☛ Want the latest procurement and supply chain news delivered straight to your inbox? Sign up for the Supply Management Daily
27 January 2013 | Rebecca Ellinor
Massmart in South Africa has benefited from the sourcing and store-opening expertise of parent company Walmart, according to Walmart International’s CFO.
Cathy Smith, senior vice president of strategy and chief financial officer for Walmart International, was speaking at The Economist CFO Summit in London this month.
Presenting a case study on ‘managing the complexity for growth’, Smith touched on developments that have occurred since Walmart acquired the majority stake in the retailer last year.
She said: “When we met with the leadership team there they said ‘what do we get from Walmart? We run a pretty good business here in South Africa without you guys.’ But what they learned after about 18 months of being part of Walmart is there’s a lot of leverage opportunities.
“There are the obvious ones around scale of purchasing but there are also a lot of less obvious ones. For example, we know how to open up a certain format of hypermarket very well, we’ve got that down to a science and if we can share that you don’t have to relearn those things. Clearly our knowledge around sourcing is something we bring to the table.”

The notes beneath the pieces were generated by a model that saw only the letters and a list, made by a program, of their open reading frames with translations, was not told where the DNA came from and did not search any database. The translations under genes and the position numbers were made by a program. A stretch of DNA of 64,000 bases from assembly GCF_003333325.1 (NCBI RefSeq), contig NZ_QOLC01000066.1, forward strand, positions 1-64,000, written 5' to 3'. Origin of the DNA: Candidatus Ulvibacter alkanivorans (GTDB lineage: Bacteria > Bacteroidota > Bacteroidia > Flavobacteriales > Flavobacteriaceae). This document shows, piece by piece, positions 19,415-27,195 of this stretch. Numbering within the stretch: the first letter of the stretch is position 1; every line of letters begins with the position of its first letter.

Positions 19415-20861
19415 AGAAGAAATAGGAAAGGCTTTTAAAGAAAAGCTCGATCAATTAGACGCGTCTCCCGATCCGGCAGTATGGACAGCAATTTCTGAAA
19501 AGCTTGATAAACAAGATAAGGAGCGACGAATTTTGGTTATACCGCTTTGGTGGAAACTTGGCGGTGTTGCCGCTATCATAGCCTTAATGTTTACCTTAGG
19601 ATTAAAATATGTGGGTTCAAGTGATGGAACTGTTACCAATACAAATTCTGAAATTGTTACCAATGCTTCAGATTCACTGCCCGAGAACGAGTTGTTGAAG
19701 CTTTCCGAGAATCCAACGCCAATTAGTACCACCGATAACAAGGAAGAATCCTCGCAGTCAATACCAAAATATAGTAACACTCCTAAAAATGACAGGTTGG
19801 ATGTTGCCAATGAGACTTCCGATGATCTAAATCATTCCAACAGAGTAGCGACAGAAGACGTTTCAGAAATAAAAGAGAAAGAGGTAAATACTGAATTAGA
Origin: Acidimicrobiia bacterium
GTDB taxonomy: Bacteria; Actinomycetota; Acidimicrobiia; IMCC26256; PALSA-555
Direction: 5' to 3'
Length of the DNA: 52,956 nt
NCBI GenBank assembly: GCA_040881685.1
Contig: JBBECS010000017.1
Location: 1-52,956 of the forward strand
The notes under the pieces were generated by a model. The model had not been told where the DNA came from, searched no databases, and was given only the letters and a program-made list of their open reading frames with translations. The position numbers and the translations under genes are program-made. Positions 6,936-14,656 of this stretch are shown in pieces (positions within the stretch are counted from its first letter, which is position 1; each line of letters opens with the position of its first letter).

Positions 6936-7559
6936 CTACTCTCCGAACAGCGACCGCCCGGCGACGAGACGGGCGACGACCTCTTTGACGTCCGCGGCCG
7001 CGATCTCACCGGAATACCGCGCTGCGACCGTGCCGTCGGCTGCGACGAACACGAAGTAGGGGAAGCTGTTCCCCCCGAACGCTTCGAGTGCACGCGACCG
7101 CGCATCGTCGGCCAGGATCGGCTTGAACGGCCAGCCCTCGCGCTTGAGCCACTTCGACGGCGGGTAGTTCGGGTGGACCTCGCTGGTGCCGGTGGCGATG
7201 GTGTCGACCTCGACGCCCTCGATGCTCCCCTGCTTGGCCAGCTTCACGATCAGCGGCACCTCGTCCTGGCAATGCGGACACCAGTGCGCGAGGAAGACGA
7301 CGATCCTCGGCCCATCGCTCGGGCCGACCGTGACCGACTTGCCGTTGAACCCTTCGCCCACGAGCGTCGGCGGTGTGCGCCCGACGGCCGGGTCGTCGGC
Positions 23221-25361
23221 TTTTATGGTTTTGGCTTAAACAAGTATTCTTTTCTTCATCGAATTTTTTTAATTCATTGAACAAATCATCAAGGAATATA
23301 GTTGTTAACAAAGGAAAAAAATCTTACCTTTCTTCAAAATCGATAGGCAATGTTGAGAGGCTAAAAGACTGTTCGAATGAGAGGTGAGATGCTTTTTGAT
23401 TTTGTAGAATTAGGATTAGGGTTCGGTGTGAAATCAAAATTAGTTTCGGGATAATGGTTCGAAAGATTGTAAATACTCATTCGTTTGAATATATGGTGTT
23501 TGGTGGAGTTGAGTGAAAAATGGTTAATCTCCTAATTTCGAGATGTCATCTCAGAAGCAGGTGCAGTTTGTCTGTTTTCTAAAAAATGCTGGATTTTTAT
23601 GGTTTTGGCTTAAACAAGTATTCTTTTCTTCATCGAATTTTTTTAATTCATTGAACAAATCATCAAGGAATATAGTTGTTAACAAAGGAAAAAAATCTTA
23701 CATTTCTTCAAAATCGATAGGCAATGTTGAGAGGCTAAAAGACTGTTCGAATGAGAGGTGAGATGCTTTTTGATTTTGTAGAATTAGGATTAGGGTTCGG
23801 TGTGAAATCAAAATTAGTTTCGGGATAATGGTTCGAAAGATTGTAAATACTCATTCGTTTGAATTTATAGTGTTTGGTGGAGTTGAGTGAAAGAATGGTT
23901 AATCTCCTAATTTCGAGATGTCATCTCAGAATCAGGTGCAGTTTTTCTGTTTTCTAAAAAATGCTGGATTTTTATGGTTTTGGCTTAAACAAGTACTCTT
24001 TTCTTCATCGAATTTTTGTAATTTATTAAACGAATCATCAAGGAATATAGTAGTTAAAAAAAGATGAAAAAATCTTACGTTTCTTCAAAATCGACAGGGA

The deal was approved in March last year when the South African Competition Appeal Court determined that the benefits to consumers from the takeover of retailer Massmart by Walmart outweighed the potentially negative effects on local manufacturers. The South Africa Commercial, Caterers and Allied Workers Union had tried to prevent the deal from going ahead fearing it would shift purchasing away from local manufacturers in favour of lower cost products from China, damaging the local economy. But ruling on this point, the judges concluded the consumer benefits were as compelling, despite the potential damage to local producers and workers.
Smith said the company mantra was to help people save money to live better lives and, as such, it had worked hard to move all its businesses to ‘every day low price’. “That means no gimmicks, it truly is every day low price. But not all markets can get there over-night, you have to have the lowest cost structure to have the lowest price structure for our customers. So every one of our markets is moving down this path and it’s a very methodical path.”
Asked how the company streamlines its supply chain, Smith said they source about 70 per cent in every local market so it’s probably not as streamlined as people think but there is a lot of support there.
In May, sustainability expert, Kevin James, CEO of consultancy Global Carbon Exchange, told delegates at the CIPS Pan Africa Conference that he believed the merger had been a beneficial development in relation to local sourcing. In August, Massmart launched a local procurement initiative that it hopes will attract 1,500 farmers of fresh produce over the next five years.